4 July 2022


Living loving learning

Distracted Driving

4 min read
Is it possible that the law against distracted driving was prematurely launched by LTFRB?
distracted driving

A few days ago, on May 18, 2017, the Philippine government passed a new law that was supposed to address the issue of distracted driving.  While I believe that this is a good law “in principle” I think that the LTFRB was premature in having it implemented as it failed to address some issues and tried to institute measures that many have found irrational.

What is considered “distracted driving”?

Republic Act (RA) 10913 or the Anti-Distracted Driving Act (ADDA) defines “distracted driving” as using telecommunications or entertainment devices while in motion or when temporarily stopped at a red traffic light.

  • Eating while driving is not classified as distracted driving.
  • Putting on makeup while driving is not classified as distracted driving.
  • Passing things back and forth to the driver of the vehicle (as jeepney drivers do when accepting the fare and giving back change) is not classified as distracted driving.
Google Maps
Google Maps

It does not take into consideration that most people nowadays, not just drivers of ridesharing apps, use GPS software such as Waze or Google Maps to help them navigate to places they’ve never been or through heavy traffic.

It does not allow motorcycle and bicycle riders to attach a cellphone to their bike (usually placed in front behind the handlebars) even if the purpose is for navigation.

biker complaint
biker complaint

But what is even worse is when our traffic enforcers are not given adequate education on the law which allows them the make victims of law-abiding citizens.

Let’s go back to what the anti-distracted driving law states … using telecommunications or entertainment devices while in motion or when temporarily stopped at a red traffic light.  This netizen was neither in motion or temporarily stopped at a red traffic light.  He pulled to the side, DID NOT GO ON THE SIDEWALK (which is for pedestrian use), and ONLY THEN checked his messages.  So, tell me … WHY, oh why, traffic enforcers would you penalize him and cite the anti-distracted driving law?

  1. he wasn’t driving/riding
  2. he was not at a stoplight
  3. he was not blocking traffic

And, you know what?  He posits a valid point, why not penalize pedestrians who are on their phone while walking, too?  Is that not a hazard as well?

  • it means the pedestrian is distracted also and not paying close attention to where he/she is walking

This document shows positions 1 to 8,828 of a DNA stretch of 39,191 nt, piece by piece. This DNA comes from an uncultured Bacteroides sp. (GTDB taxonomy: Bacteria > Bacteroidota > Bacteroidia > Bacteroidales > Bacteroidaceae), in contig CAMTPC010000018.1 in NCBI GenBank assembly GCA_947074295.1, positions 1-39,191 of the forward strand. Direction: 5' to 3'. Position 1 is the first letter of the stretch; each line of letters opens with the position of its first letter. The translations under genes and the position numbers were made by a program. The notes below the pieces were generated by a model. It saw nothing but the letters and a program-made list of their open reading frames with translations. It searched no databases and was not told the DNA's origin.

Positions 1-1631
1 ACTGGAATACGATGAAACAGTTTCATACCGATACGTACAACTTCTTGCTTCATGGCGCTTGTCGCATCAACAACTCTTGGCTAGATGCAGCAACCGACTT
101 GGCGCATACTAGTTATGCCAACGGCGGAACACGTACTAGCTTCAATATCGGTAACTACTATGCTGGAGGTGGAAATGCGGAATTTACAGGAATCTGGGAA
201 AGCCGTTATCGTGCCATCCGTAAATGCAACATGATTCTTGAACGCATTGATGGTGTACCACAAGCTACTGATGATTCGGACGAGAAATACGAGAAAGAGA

• it is an invitation for unsavory elements to rob the pedestrian

Line of sight

line of sight - photocredit to rappler.com
line of sight – photo credit to rappler.com

Let us consider this … they did not say that we could not mount our cellphone or tablet, they said not within the line of sight.  This photo taken from rappler.com shows what part of the car constitutes as “line of sight”.  In a nutshell, they are saying we cannot put anything on the dashboard because doing so would be a distraction.

Many netizens have gone up and arms, mostly those who use GPS.  In response, LTFRB says they are still allowing cellphones BUT at recommended locations such as:

  • attached to the air vent
  • behind the rearview mirror (for the dashcam) and not hanging under it
  • behind the steering wheel in front of the display panel

LTFRB, have you really given this serious thought?

Ok, correct me if I wrong, but isn’t the point supposed to be that drivers are to keep their eyes on the road at all times?  So … if I had to look/glance down to check the map on my phone would that not mean that I AM taking my eyes off the road?  Am I not then distracted?

Personally, my preferred placement is on top of the dashboard on my right or right on the air vent.  Anything lower than that is too low.  Playing peekaboo with my phone behind the steering wheel is not an option unless I am prepared to hit another car or a pedestrian.  Having my phone just at that height means that I have my phone on my periphery the entire time so glancing at the map is not difficult.

Understanding distracted driving

What is distracted driving? - graphic taken from seafirstinsurance.com
What is distracted driving? – the graphic is taken from seafirstinsurance.com

I think the infographic above taken from seafirstinsurance.com says it quite well:

  • no personal grooming
  • no using of handheld or portable electronic devices
    • no listening and talking on handheld devices
    • no texting or emailing
  • no writing, printing, or sketching
  • no reading of printed materials
  • no entering of info on GPS units

If only LTFRB could state it as clearly as that then maybe there wouldn’t be such a hubbub.

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